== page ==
Both Nao and Ruth are faced with complex puzzles: for the former, the question of her own existence, and for the latter, a memoir of her late mother's descent into Alzheimer's, on which she has been working for 10 years. Both are trapped by old ways of thinking, old ways of seeing, by the weight of their respective pasts.
What Dogen offers is a way to reconsider, to frame time not as trap, but liberation, to see in its evanescence something of the freedom they seek. That's the source of the novel's title, the idea that they, that all of us, are "time beings" — that is, beings who live in time for the time being, another double meaning that gets to the heart of what Ozeki has in mind.
A Zen priestess herself, she has written something of a Buddhist novel, fueled by an abiding sense of paradox. This is most clearly represented by Haruki, whose thoughts on mortality ("Time is so interesting to me now that I have so little of it") and consequence ("You could even say that the very outcome of this war will be decided by a moment and a millimeter. … But how am I to know?") illuminate the book like a quiet flame.
To develop these ideas still further, Ozeki brings in dreams and meditations on physics and ocean currents, as well as a computer "spider" that literally erases people from the data stream. "A Tale for the Time Being" ends with a riff on quantum theory and the concept of multiple worlds — a framework in which anything that can happen will happen, which means the universe is constantly branching into exponentially expanding parallel realities.
That's heady stuff, but it hangs together for a couple of reasons: the exuberance of Ozeki's writing, the engaging nature of her characters and, not least, her scrupulous insistence that it doesn't have to hang together, that even as she ties up loose ends, others come unbound.
Or, as Ruth the character asserts when her husband asks whether, in this world, she is happy, "Yes, I suppose I am. At least for now."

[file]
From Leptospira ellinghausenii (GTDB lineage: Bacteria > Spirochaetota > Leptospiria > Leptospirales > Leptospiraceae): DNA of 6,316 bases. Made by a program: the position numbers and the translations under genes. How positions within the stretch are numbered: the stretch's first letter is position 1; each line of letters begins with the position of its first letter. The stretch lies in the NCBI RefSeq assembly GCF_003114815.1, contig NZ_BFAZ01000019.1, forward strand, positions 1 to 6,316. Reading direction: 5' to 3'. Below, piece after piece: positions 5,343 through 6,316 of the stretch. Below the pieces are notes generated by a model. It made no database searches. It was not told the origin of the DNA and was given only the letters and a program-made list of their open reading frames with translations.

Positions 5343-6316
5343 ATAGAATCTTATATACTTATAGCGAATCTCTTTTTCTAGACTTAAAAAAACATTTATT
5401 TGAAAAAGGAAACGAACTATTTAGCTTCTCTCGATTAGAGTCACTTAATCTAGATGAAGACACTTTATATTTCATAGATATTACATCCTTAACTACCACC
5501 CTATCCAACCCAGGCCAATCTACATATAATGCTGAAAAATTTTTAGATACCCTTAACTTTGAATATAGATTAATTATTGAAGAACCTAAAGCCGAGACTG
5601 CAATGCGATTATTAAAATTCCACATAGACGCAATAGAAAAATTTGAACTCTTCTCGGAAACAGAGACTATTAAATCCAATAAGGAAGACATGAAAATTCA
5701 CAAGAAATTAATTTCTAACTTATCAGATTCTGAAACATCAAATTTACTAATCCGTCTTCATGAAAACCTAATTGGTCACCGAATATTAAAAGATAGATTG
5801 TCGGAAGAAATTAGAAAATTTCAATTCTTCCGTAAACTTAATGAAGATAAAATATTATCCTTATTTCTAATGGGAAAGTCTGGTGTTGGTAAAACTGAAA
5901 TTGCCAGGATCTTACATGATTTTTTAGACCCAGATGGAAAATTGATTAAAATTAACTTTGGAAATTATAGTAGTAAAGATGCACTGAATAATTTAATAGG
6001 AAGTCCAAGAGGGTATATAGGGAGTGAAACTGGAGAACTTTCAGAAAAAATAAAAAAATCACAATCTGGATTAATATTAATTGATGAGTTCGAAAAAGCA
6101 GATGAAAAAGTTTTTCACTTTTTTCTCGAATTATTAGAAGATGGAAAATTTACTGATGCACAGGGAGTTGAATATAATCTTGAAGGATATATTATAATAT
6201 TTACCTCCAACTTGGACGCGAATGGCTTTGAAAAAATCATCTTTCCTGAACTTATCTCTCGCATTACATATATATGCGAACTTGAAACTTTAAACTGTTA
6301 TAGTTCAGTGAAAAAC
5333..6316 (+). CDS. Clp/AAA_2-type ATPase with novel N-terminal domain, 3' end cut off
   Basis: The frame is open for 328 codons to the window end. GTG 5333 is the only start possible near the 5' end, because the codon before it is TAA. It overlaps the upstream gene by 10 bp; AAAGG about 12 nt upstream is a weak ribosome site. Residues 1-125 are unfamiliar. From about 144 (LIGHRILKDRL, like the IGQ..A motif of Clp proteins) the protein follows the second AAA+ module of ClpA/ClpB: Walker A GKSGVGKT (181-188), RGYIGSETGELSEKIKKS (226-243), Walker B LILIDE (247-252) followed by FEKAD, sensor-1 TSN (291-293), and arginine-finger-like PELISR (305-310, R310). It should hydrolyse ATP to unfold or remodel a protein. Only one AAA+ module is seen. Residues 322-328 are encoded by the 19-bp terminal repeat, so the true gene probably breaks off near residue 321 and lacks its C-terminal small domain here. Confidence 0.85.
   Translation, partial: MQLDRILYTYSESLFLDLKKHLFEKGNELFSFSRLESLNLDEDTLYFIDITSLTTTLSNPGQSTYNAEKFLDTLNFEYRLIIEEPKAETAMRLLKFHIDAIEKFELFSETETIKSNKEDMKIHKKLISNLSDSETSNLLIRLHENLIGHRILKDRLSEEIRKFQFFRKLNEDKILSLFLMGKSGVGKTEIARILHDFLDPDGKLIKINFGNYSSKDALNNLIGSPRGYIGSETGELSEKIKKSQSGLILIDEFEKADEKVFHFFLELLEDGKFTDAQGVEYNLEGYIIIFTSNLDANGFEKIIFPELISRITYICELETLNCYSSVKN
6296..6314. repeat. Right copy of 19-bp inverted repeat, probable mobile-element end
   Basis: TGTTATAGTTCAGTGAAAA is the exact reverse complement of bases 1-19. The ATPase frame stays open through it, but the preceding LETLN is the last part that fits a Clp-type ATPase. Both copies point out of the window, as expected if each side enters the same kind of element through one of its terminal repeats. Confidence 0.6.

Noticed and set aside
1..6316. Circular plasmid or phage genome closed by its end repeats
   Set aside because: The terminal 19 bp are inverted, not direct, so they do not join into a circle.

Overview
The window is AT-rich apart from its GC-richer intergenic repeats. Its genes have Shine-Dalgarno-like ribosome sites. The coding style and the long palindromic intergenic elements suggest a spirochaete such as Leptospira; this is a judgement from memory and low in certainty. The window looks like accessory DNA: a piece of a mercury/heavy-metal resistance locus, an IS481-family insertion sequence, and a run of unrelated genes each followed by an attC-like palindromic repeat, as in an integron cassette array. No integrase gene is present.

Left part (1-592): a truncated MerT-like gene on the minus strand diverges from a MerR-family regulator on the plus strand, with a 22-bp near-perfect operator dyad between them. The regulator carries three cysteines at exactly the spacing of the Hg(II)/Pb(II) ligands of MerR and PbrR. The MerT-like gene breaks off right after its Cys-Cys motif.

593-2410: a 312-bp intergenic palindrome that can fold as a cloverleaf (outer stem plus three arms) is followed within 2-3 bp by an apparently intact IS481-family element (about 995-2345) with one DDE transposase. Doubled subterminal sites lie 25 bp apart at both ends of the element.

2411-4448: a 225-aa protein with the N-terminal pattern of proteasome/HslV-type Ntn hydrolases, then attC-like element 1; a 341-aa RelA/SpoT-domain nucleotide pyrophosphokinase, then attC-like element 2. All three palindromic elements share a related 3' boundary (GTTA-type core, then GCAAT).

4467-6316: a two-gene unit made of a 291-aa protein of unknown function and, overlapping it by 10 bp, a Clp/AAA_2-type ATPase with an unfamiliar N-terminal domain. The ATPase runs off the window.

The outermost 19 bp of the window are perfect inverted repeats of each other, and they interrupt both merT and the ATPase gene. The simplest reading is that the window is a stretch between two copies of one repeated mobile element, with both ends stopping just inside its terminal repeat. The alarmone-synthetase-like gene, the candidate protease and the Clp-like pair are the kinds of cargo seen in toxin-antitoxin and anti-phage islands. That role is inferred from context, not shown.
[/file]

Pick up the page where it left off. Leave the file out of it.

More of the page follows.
Page Turners highlights books by Hawaii authors and books about Hawaii or of interest to Hawaii readers. To submit a book for consideration, send a copy and information to Features Department, 500 Ala Moana Blvd. Suite 7-210, Honolulu, HI 96813. For more information, email firstname.lastname@example.org.
"A Straight Road with 99 Curves: Coming of Age on the Path of Zen," by Gregory Shepherd (Stone Bridge Press, $14.95; also e-book): A memoir by the music professor at Kauai Community College, who originally came to Hawaii to join a Zen Buddhist community in 1971. The book traces his path from believer to cynic and back again to Buddhism to achieve inner peace.
"Aloha for the Heart & Soul: Hawai‘i's Gift to the World," by Waimea Williams (Island Heritage, $12.95): This small, copiously illustrated book might be better suited to malihini than to kamaaina as it attempts to describe the many meanings of the all-purpose Hawaiian greeting.
"Facing the Wave: A Journey in the Wake of the Tsunami," by Gretel Ehrlich (Pantheon Books, $25; also e-book): The heralded travel writer and essayist, a lifelong student of Japanese culture, bears witness to those who live and work on the Tohoku coast and survived the 2011 earthquake and tsunami.
"Saving Paradise," by Mike Bond (Mandevilla Press, $15.99; also e-book): The Molokai author takes on Hawaii's seamy corporate and political side as a special operations forces veteran looks into the mysterious drowning of a journalist off Waikiki.
"Japanese Eyes American Heart: Voices from the Home Front in World War II Hawaii, Volume II," compiled by the Hawaii Nikkei History Editorial Board (Watermark Publishing, $24.95): The first volume gathered the stories of nisei soldiers; this volume presents personal recollections of what Hawaii's Japanese community went through during the war.
"What the Witch Doctor Taught Me: Shining God's Light into Thailand's Dark Tribal Villagers," by Elaine Olelo Masters (Tate Publishing, $18.99; also e-book): A Hawaii writer recounts her adventures serving as a missionary for more than 30 years in this forthright but not preachy book.